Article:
Owls have also long been omens of disaster and death. The Romans believed that if travellers dreamt about an owl, they would be robbed or shipwrecked. An owl was supposed to have foretold the death of Julius Caesar and other emperors. (The birds appear as doomsayers in Shakespeare’s Julius Caesar and Macbeth, as well as works by Sir Walter Scott, Wordsworth and others.) It was believed that an owl flying past or calling at the window of a sick person predicted their imminent demise. An Appalachian superstition says that an owl flying by day brings bad news, and an owl calling at midnight foretells coming death. On Samhain night, when spirits roam the world, owls fly down to eat the souls of the dead.

Eastern-Screech-Owl-rufous

Eastern Screech Owls can also be rufous. This little fellow hangs out with a grey buddy at a local cemetery!

I believe that owls are beautiful, wonderful beasts – and that imbues them with some kind of magick! I’m fortunate to have seen and heard many of the species occurring in southern Ontario, including Great Horned, Snowy, Barred, Eastern Screech, Boreal and Northern Saw-whet (our smallest, at 7” to 8” tall). I’m very certain I shall never see a wild Barn Owl, as they are incredibly rare and listed as endangered. And during a long-ago trip to England, I even heard a Tawny Owl outside our hotel! These birds are elegant, skillful hunters, and any encounter with one is very special.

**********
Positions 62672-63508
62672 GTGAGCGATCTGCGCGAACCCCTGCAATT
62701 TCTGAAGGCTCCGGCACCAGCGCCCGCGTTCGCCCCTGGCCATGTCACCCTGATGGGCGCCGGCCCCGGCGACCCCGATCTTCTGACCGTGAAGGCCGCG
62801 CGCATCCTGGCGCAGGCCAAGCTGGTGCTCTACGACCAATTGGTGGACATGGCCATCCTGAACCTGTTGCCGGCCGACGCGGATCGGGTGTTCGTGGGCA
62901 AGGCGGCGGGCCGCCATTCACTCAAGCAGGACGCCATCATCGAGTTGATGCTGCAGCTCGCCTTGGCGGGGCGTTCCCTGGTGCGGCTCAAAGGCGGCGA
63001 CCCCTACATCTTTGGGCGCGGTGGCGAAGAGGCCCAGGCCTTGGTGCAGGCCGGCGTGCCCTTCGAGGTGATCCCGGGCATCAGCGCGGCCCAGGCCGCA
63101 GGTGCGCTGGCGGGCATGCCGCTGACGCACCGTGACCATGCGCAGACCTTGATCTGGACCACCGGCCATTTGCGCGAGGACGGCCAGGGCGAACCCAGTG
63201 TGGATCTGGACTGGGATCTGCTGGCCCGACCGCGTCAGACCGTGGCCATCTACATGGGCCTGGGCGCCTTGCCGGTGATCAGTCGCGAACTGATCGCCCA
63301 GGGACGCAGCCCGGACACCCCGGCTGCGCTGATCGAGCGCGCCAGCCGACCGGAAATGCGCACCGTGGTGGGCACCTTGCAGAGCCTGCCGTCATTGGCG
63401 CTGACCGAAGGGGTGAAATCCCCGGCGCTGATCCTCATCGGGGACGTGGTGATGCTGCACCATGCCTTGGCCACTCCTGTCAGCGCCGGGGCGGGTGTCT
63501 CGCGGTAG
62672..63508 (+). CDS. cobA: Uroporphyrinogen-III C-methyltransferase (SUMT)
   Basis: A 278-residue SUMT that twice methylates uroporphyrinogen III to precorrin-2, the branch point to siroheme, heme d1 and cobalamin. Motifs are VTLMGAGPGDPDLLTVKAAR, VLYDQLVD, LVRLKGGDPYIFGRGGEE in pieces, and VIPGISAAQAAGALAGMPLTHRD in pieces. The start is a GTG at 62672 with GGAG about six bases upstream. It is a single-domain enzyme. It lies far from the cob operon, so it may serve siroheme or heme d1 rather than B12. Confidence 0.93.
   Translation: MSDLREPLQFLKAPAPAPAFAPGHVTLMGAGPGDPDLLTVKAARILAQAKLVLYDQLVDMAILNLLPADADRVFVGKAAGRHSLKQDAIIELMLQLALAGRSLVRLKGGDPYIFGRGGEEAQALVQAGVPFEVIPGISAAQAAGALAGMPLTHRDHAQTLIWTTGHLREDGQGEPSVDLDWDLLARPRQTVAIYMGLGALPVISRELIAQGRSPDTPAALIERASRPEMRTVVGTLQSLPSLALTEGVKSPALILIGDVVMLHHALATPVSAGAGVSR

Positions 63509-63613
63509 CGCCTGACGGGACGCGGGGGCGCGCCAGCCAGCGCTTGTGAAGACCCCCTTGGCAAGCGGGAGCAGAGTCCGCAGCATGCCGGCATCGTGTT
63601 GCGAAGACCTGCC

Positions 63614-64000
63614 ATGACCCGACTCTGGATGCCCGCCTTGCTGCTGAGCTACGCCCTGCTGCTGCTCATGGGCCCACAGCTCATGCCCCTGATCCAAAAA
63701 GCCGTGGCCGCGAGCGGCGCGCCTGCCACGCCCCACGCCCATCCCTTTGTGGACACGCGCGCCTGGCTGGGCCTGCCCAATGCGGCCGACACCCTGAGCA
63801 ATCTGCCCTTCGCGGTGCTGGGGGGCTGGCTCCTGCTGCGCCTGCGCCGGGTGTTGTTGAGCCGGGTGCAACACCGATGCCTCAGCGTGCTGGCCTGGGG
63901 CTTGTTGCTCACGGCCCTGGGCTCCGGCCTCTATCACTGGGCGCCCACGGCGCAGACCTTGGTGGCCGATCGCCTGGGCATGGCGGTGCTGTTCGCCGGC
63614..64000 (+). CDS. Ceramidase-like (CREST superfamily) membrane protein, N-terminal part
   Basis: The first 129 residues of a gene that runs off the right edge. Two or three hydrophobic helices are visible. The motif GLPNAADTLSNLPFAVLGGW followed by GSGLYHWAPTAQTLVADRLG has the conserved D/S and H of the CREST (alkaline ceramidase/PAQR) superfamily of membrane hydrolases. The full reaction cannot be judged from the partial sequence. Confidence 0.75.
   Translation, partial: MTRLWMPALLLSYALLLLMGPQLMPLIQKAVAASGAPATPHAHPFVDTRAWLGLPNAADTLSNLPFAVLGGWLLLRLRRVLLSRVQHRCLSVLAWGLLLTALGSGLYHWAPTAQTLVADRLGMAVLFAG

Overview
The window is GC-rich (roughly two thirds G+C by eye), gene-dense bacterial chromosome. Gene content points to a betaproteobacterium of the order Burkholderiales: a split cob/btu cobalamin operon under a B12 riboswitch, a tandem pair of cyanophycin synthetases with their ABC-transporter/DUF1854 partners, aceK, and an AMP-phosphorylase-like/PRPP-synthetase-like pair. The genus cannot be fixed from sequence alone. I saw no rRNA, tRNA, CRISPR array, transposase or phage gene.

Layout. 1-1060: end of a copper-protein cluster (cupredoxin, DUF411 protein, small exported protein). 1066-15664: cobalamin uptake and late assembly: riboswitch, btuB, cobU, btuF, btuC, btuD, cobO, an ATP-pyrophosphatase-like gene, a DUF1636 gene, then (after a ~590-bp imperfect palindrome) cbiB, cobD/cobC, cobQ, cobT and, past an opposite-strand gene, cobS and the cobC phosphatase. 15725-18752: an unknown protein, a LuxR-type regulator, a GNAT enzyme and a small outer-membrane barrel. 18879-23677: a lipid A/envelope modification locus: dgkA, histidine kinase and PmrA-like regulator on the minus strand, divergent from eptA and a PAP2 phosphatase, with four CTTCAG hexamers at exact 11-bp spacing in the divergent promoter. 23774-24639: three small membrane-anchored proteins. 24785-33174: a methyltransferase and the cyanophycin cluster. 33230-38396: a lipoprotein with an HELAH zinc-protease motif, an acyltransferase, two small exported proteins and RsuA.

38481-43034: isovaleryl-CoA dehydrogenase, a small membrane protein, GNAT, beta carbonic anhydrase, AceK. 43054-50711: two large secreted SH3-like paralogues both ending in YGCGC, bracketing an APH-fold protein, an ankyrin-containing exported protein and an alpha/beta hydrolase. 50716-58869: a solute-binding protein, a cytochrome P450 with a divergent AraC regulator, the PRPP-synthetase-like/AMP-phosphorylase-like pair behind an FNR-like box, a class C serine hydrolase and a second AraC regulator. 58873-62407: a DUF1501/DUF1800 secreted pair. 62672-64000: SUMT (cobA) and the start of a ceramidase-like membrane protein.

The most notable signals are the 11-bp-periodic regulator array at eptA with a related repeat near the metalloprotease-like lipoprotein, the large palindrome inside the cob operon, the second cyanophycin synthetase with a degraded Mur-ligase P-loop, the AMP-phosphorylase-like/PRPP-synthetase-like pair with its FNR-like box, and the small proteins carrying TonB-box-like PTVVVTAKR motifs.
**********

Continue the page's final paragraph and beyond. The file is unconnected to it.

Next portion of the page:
I’ve had two such recent encounters, in fact, both whilst comfortably seated in my living room! Some of you may know that I started a new blog to showcase my writing a few weeks ago, and my first post was a ghost story. As I was putting the finishing touches on the post, I heard, through the slightly-ajar window next to me, an owl’s call in the night. I knew from its distinctive descending trill that it was an Eastern Screech Owl (Megascops asio), a species I’ve seen and heard several times before, but never outside the home we’ve occupied for 25 years. I listened to it “talking” (possibly calling to a partner) for several minutes, and even recorded it on my phone. I was mesmerized and felt so lucky to have heard from this captivating creature.

Over the next couple of weeks, I wrote another ghostly tale, finishing it just in time for Hallowe’en. I posted it a few minutes before midnight, and continued tweaking the post for another hour or so. It was in this quiet hour that – you guessed it – the wee screechie started calling again!